"The period of slavery was characterised primarily by one protracted war launched by those enslaved against their enslavers’ (V. Shepherd). Discuss with special reference to the anti-slavery activities of enslaved Africans."
Ra’Monne Darrell Gardiner
Professor C. Curry
University of the West Indies
November 23rd, 2010
“Where ever there was slavery, there was resistance” (University of the West Indies 86). Before the arrival of the first African slave ship, until the expansion of Maroon communities and the birth of Creolized Africans, slaves have resisted and resented the hostile confinements of slavery. The harsh realities of slavery left many enslaved persons feeling maladjusted to their conditions as expendable labourers rather than human beings. The resistance to their conditions were an everyday feature of their lives as slaves. Building on Michael Craton’s typology, it is important to note the different transitions of resistance. Craton states that in order to understand the forms and types of resistance, one must view it on several levels. Resistance went through a transition; freedom from slavery to the resistance of the slave system itself (qtd. in Knight 3:222). Craton believes that while there are passive and active resistance, there were the transitional phases of these types of resistance in the context of the African born protests to Maroonage, and finally the Creole Africans (qtd. in Knight 3:222). In order to defeat the slave system passive resistance became an everyday element of protest. Passive resistance can be defined as resistance through nonviolence. The enslaved would use various kinds of passive resistance to show their discontent. Methods used included slow working, malingering, pretending ignorance, illnesses and carelessness with owner’s property (Greenwood and Hamber 42-43). There were other more assertive forms of passive resistance such as mere refusal to work. Consequences for these acts could include mutilation or execution. Along with passive resistance slaves also practiced active resistance. Active resistance is normally characterised in terms of aggressive acts of violence. During the transhipment of slaves, slaves were constantly kept in bondage because of fear that there would be an uprising. Active resistance such as suicide was popular amongst the slave ships. Upon arrival to the New World, slaves would participate in other forms of active resistance such as attempting to poison their masters, or on occasions they would protest with weapons. There were other slaves that choose to mutilate themselves by cutting off an arm or limb simply to hinder the production process on the plantation (Dookhan 79). There were even some slaves that attempted to kill whites, and many enslaved women choose to spare their offspring the grim realities of slavery by having abortions. In fact a mother would not only spare her offspring from the grim realities of slavery, she would also stifle the prospective labour force that white owners expected their slaves to bring forth. This form of resistance was often employed by African Born Slaves, although it was not exclusive to them. For enslaved persons born in Africa, slavery was not new to them. Traditional slavery entailed domestic slavery for settlement of debts or crimes committed (Greenwood and Hamber). However during the transition, Africans were introduced to a new form of slavery; one that regarded them as property and simple payment for goods and services. African slaves were regarded as slaves born in Africa and transported to the new world. While many Africans lost their home, they held onto their beliefs. African culture had remained strong and survived the plantation system. Resistance of slavery was found in the retention of African beliefs, religion and language. African customs such as dance, music and craft, which is still evident today, was transferred from generation to generation. By...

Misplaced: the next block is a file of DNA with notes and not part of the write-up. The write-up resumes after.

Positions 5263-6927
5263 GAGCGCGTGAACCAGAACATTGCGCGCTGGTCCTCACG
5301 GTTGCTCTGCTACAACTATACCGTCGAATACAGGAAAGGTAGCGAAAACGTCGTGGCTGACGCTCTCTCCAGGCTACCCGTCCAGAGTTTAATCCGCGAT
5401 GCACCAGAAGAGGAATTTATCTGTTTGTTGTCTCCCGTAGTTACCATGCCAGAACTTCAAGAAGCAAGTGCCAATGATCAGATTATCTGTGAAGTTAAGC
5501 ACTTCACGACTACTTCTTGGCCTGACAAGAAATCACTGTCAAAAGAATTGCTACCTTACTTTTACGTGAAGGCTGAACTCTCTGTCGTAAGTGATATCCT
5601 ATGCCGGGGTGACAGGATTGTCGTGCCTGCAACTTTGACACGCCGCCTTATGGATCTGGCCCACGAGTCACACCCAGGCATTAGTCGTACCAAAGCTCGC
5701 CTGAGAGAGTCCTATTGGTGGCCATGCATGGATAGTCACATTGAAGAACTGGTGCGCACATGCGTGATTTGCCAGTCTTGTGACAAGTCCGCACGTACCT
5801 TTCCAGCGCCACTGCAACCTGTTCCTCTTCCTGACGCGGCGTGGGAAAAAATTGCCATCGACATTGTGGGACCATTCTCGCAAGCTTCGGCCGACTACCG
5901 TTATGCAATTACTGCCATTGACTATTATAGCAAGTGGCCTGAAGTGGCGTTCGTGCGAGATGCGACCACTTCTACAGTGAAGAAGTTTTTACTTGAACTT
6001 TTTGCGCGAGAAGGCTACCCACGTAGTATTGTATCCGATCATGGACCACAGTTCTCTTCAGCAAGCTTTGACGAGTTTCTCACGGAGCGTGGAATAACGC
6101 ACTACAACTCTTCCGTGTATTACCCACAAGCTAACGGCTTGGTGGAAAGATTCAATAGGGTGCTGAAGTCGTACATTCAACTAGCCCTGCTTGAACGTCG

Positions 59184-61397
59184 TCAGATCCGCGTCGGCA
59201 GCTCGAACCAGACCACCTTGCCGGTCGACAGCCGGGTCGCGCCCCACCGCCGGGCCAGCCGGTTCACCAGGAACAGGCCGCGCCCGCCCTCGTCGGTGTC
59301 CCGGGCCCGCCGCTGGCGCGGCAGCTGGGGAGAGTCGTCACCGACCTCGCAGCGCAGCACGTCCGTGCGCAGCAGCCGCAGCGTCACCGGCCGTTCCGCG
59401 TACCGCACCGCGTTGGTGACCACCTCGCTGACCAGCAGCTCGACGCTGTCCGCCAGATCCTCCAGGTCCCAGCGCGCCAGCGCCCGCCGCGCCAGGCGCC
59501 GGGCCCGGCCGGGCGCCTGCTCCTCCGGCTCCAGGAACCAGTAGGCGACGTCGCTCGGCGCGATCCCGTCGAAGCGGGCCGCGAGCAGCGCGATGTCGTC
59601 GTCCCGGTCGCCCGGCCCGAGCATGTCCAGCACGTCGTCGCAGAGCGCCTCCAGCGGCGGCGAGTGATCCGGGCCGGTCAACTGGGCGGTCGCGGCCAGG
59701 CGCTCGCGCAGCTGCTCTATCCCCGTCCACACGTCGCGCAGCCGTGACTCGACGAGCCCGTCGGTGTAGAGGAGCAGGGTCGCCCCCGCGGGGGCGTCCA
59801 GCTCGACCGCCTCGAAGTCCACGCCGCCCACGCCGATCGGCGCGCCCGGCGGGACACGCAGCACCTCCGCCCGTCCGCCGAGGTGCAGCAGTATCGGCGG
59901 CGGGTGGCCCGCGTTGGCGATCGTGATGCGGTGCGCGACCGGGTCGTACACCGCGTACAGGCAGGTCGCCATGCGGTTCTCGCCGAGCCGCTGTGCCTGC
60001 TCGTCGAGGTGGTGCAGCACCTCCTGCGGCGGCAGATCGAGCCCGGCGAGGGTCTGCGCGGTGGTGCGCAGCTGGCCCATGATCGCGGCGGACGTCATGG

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Dookhan, Isaac. A Pre- Emancipation History of the West Indies. Jamaica: Longman, 1999.
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Knight, Franklin. General History of the Caribbean. 3 vols. Paris: UNESCO, 1997.
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University of the West Indies. Faculty of Humanities and Education. Caribbean Civilization: A Provisional Interdisciplinary Reader. Barbados, 2010.
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